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ZUMMURRUD…The Mother Gem

Deception. Lies. Thievery. Superstition. Enchanted quarries protected by a
dragon who spewed forth thunder and lightning to fry anyone daring to
approach to steal the gems.

And the gem…you may all well ask? Zummurrud…the Persian word
meaning “green”, from which is derived the word “emerald.” You like
stories and legends folks? Here we go.

There is a legend that says that when Satan fell from Heaven, an
emerald dropped from his crown because of the purity of its clear
green rays.

It was, at one time, believed that the Holy Grail was made of emerald.

In the temple of Manta, Ecuador, was the alter of Umi�a, the goddess
of health. She was represented by a statuette made of emerald the size of
and ostrich egg and cut to the shape of the upper part of a human figure.

You like romance, folks? Move over Pocahontas. We’re on the shores of Lake
Guatavita, in the Columbian Andes, where once lived a beautiful maiden who
was also sister to a tribal chieftain. The most amazing thing about fairy
tales is their parallelism the world over. If anyone out there wants to
get mystical about this, here’s your moment to ponder. In any case, our
beautiful maiden fell in love with a young warrior. But alas, he was poor,
as warriors often are, and it had been decreed that our maiden was to
marry of man of substance and position. She refused her destiny. The
warrior was banished from the tribe and ordered to never return. Never!
Unless of course he found some sort of great fortune. At which point he
would be embraced as a brother by the ruling classes. Money talks and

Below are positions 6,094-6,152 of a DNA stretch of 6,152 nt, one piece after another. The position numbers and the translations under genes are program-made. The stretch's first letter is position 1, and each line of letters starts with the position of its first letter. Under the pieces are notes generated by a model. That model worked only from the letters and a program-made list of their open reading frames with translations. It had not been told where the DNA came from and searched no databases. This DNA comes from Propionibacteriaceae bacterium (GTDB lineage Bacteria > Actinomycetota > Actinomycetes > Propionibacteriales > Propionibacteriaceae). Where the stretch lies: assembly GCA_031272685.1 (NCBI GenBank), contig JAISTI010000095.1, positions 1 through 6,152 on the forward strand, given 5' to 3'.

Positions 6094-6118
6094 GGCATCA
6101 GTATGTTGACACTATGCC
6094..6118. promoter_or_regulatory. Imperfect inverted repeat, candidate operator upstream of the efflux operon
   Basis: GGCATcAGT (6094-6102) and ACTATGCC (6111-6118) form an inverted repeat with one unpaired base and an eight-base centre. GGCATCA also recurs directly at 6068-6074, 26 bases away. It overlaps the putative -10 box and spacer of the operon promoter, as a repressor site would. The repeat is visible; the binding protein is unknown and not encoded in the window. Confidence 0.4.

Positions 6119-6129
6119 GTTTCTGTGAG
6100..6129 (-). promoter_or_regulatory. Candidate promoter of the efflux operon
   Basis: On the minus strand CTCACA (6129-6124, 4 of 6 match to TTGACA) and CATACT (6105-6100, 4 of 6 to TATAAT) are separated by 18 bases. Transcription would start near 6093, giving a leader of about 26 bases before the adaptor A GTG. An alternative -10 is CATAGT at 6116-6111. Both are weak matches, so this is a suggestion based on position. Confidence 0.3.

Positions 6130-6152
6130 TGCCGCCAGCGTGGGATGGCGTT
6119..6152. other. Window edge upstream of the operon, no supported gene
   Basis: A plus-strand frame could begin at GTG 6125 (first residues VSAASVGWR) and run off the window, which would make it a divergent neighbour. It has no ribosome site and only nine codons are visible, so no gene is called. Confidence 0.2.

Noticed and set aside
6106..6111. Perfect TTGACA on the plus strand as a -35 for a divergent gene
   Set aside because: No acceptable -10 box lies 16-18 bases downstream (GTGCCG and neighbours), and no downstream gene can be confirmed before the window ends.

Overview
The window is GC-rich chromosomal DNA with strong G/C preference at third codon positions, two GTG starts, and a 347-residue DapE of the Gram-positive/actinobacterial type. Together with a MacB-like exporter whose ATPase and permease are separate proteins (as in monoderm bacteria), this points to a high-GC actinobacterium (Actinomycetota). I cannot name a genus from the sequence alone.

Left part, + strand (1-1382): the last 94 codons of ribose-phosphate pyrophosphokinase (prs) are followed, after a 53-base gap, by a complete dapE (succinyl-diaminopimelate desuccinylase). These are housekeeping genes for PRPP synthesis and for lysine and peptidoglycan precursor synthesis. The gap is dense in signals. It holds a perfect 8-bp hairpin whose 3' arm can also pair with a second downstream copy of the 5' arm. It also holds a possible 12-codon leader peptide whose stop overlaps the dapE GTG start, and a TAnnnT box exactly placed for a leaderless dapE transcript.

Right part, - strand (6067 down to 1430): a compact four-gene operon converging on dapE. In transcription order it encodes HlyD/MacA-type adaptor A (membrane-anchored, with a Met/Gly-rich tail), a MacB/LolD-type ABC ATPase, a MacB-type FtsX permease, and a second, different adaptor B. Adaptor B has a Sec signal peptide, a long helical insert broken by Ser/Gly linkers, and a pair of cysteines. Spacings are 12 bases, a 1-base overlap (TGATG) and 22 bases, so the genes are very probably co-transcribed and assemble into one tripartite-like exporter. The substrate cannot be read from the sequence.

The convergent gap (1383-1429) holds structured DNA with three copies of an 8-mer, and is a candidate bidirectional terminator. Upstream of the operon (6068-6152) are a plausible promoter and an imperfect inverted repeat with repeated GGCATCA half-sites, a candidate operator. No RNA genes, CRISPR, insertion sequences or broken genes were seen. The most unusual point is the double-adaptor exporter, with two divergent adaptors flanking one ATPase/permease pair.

warriors walk, I guess. Or something like that.

Off he went, into the jungle, jeers and taunts mocking his exile. He
tramped and trudged through the wilderness, till he arrived at a spot
along the Andes where edges of rock bordered on the precipitous chasms of
the lowlands. Night came, and he sought shelter in a cave where the earth
then trembled and rocks crashed and our warrior was almost buried alive by
the landslide. When he awoke, he found himself clutching…yup …you
guessed it…an emerald. A prodigious emerald in fact. Of course, he
returned to his village, threw the emeralds down at the feet of the ruler,
and got his bride.

The conquistadors, who stripped Peru bare in their quest for gold,
destroyed fortunes in emeralds…fortunes worth many times more than
the heavy gold they stole.

There is a myth about emerald mines that states that if a woman
approaches such a mine, the emeralds would disappear.

And for a last tasty dish…when emerald production was in its rage,
lapidaries worked furiously, cutting large stones. The shards of
emeralds which resulted from the cuttings were strewn on the ground,
attracting chickens to try this treasured meal. They developed a taste for
emerald…but as the market value increased, the chickens’ chance for
survival decreased. They were beheaded in the presence of officials, in
order to reclaim from their gizzards that which they had gleaned from the

And there ya have it.
That’s it for this week folks.
Catch you all next week.

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